Unitaid report analyses the state of malaria testing technologies to identify opportunities and improve equitable access

By UnitAid

Unitaid report analyses the state of malaria testing technologies to identify opportunities and improve equitable access

World Mosquito Day, marks the day in 1897 when researchers discovered that female Anopheles mosquitoes transmit malaria to humans. This year, with progress against malaria stalled and global targets to reduce infections falling short, Unitaid has published a new report analyzing the landscape of diagnostic tools to identify opportunities and accelerate access to tests and improve malaria case management.

More than 4 billion people in 85 countries live in areas where malaria is prevalent. Being able to diagnose the infection early is essential to treating malaria quickly. It is also critical to ensure that patients with fevers not caused by malaria are not given malaria drugs, a common mistake that, over time, causes medicines to become less effective.

The landscape report looks at the market conditions and technology pipeline for malaria tests to determine opportunities for greater impact as well as gaps that, with swift and adequate action, can be addressed to improve malaria control efforts.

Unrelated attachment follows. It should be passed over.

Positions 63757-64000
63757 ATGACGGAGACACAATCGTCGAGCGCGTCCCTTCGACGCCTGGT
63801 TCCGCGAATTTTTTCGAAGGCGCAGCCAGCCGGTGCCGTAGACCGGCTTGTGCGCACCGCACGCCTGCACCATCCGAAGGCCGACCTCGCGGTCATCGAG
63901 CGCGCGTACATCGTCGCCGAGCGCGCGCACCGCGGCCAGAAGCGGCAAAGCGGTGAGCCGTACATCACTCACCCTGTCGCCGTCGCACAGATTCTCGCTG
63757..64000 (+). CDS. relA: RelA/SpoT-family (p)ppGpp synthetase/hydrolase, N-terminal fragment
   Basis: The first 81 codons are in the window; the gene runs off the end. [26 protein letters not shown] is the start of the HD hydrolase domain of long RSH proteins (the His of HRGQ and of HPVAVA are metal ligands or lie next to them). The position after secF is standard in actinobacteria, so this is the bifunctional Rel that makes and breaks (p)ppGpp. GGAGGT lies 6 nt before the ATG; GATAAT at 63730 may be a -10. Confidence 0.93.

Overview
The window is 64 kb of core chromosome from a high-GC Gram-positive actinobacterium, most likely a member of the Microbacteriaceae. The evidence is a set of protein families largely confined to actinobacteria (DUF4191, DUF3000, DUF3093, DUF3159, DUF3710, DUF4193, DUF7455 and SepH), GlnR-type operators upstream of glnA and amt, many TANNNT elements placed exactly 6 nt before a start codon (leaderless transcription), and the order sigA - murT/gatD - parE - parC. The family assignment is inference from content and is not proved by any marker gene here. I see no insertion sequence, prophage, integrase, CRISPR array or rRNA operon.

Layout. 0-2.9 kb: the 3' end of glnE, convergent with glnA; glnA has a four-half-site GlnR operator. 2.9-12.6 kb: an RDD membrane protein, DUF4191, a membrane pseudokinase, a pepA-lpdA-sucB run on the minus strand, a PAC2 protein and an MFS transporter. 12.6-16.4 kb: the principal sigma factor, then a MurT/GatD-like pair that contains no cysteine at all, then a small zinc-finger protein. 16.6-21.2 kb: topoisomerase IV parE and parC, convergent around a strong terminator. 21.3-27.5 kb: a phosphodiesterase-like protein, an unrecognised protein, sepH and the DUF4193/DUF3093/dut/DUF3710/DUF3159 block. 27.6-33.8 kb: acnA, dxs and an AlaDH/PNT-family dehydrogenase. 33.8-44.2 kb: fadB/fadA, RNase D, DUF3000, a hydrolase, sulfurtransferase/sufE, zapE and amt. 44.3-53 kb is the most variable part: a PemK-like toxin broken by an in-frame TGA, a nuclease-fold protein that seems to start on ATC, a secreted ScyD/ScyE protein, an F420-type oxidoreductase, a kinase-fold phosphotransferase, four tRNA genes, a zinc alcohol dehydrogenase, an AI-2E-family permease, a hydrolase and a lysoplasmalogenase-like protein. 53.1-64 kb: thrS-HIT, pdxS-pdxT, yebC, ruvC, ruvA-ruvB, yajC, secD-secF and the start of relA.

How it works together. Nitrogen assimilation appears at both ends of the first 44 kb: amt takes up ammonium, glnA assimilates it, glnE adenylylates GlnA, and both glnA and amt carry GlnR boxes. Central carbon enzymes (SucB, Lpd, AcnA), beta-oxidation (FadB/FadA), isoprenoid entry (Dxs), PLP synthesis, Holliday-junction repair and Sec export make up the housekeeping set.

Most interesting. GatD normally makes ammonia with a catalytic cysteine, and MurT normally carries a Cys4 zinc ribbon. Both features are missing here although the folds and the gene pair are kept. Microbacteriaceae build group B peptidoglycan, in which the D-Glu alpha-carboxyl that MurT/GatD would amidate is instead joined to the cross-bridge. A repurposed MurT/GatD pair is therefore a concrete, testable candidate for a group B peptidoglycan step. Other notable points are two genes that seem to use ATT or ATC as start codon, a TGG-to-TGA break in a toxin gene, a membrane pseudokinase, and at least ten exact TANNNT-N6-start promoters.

As the threat of resistance and biological threats expands, more diagnostic options are needed to support countries to deploy effective resistance management strategies. Notably, the report calls out the urgent need for high-quality tests for diagnosing malaria in settings where gene deletions in the malaria parasite are making detection more complex.

The report also assesses the technology pipeline, examining innovative and promising products in all stages of development, and evaluating needs to ensure they can succeed and reach those who need them. Research and development into new technologies and rapid tests that are effective in detecting evolving strains of malaria are urgently needed.

Strong collective action is key to promoting sustainable access to malaria diagnostics. A series of market-based and community-led interventions can help strengthen access to the right technologies for diagnosing malaria but successful execution of these efforts will require the participation and buy-in from stakeholders across global health, working in close collaboration with the private sector and affected communities.